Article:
Skip to comments.NORTH AMERICAN UNION "CONSPIRACY" EXPOSED
Posted on 02/21/2007 9:29:43 AM PST by Calpernia
A top Democratic Party foreign policy specialist said on Friday that a "very small group" of conservatives is unfairly accusing him of being at the center of a "vast conspiracy" to implement the idea of a "North American Union" by "stealth." He called the charges "absurd."
But Robert Pastor, a former official of the Carter Administration and director of the Center for North American Studies at American University (CNAS), made the remarks at an all-day February 16 conference devoted to the development of a North American legal system. The holding of the conference was itself evidence that a comprehensive process is underway to merge the economies, and perhaps the social and political systems, of the three countries.
Pastor said that he favors a "North American Community," not a formal union of the three countries, and several speakers at the conference ridiculed the idea of protecting America's borders and suggested that American citizenship was an outmoded concept.
Wearing a lapel pin featuring the flags of the U.S., Canada and Mexico, Pastor told AIM that he favors a $200-billion North American Investment Fund to pull Mexico out of poverty and a national biometric identity card for the purpose of controlling the movement of people in and out of the U.S.
So the "conspiracy" is now very much out in the open, if only the media would pay some attention to it.
Accuracy in Media attended the conference in order to produce this report and shed light on a process that is being conducted largely beyond the scrutiny of the public or the Congress.
AIM has previously documented that Pastor's campaign for a North American Community has received precious little attention from the major media, except for the notable case of CNN's Lou Dobbs, who has called it "utterly mad." In fact, a survey of news coverage discloses that several high-profile mentions of the concept of a North American economic, social or political entity have come from Pastor himself, such as a Newsweek International article that he wrote.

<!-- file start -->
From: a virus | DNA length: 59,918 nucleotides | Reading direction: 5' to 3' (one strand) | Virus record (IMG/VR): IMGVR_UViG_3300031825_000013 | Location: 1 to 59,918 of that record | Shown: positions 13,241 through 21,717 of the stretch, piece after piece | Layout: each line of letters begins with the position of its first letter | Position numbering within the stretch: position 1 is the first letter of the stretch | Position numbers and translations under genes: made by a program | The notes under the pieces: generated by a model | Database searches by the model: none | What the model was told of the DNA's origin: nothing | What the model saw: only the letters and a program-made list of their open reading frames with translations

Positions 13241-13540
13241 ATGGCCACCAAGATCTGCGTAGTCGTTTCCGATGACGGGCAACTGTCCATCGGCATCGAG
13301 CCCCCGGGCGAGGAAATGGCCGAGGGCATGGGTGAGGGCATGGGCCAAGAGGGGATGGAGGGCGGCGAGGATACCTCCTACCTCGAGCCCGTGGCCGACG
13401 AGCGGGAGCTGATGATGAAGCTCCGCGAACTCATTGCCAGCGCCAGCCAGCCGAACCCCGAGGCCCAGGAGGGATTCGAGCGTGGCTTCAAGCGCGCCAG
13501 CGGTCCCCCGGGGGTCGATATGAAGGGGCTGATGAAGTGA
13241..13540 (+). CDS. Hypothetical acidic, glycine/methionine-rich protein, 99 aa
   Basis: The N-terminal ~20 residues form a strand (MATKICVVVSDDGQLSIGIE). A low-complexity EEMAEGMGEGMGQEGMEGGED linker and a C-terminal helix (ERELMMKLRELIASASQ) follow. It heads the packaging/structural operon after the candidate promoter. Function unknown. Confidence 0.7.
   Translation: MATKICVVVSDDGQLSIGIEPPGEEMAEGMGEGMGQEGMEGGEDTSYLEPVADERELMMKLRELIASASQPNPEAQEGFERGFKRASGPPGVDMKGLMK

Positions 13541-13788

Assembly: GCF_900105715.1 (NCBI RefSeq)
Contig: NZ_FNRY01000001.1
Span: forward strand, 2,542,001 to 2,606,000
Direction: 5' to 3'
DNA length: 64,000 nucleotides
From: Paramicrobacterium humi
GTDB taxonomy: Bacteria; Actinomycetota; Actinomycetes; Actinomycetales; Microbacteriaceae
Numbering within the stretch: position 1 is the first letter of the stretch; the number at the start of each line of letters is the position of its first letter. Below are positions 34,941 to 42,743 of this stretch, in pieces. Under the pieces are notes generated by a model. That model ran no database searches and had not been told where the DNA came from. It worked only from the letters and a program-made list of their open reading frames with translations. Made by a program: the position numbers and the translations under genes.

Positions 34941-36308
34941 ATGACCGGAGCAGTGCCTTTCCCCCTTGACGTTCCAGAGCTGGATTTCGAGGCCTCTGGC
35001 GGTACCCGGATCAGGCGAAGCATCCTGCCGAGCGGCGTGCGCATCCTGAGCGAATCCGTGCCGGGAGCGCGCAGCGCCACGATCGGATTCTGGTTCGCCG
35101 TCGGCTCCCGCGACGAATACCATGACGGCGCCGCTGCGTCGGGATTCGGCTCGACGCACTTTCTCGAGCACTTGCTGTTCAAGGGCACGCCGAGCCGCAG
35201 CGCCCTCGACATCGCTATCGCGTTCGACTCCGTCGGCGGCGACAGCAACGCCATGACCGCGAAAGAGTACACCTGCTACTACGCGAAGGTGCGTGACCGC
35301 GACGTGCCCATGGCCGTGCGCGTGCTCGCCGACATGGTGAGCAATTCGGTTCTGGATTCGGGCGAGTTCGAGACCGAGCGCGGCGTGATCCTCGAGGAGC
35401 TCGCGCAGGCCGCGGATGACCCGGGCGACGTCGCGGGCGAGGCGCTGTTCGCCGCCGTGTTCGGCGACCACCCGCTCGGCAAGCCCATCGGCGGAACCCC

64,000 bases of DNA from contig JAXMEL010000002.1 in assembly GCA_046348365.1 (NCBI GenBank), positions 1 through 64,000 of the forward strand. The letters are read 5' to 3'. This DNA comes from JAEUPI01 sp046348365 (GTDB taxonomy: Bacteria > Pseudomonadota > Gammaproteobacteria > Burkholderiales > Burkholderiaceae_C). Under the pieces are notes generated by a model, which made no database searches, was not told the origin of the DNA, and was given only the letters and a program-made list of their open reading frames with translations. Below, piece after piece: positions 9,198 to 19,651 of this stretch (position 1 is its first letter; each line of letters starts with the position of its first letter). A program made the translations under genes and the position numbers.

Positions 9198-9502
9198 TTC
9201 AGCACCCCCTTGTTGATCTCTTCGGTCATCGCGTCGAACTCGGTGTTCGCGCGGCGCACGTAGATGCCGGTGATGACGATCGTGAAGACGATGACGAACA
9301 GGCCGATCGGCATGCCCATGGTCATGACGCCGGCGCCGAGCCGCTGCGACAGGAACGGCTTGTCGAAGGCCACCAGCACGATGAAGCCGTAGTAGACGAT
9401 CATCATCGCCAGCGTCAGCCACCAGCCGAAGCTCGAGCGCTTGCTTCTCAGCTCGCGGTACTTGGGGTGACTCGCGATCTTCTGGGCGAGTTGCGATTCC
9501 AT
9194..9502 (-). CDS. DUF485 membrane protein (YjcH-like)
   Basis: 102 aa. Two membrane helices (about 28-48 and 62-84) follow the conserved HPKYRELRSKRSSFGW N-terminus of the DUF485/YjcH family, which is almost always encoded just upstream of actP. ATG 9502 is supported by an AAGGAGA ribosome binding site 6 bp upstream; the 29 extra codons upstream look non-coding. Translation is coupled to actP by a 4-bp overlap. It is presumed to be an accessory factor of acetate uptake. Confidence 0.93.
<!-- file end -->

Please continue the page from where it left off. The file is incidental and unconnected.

The conference, conducted in cooperation with the American Society of International Law, an organization affiliated with the Economic and Social Council of the United Nations, was held at the American University Washington College of Law. A large number of speakers came from American University.
Overruling the U.S. Supreme Court
Academic literature distributed in advance to conference participants about a common legal framework for the U.S., Canada and Mexico included proposals for a North American Court of Justice (with the authority to overrule a decision of the U.S. Supreme Court), a North American Trade Tribunal, a North American Court of Justice, and a Charter of Fundamental Human Rights for North America, also dubbed the North American Social Charter.
Under the latter concept, according to Laura Spitz of the University of Colorado Law School, North Americans might be able to enjoy "new rights" essential to "human flourishing" such as gay marriage. She argues in one paper that U.S. economic integration with Canada will make it nearly impossible for the United States not to recognize same-sex marriage so long as it is lawful in Canada.
Pastor himself talked about new institutions, such as a "permanent tribunal" on trade issues, but emphasized that such ideas "take time" and have to "take root." He advised conference participants to "think about the horizon," in terms of what is possible, over the course of 5, 10 or even 20 years from now.
Conservative concerns about Pastor's agenda were not assuaged by conference literature disclosing that the CNAS is sponsoring an event in May in which students participate in a model "North American Parliament." The concept suggests creation of a regional body to supersede the U.S. Government itself.
Such talk does indeed raise the specter of a North American Union similar to the currently functioning European Union, a political and economic entity of 27 European states that includes a European Parliament and a European Court of Justice. The EU has been charged with usurping the sovereignty of member states and moving European nations in a left-wing direction on matters such as acceptance of abortion and gay rights and abolition of the death penalty.
Indeed, the academic literature distributed to conference participants alluded to how the three countries of North America are "polarized" on "sensitive" cultural issues such as the death penalty, abortion and gay marriage and that it might take a long time to "harmonize" their legal systems on such matters.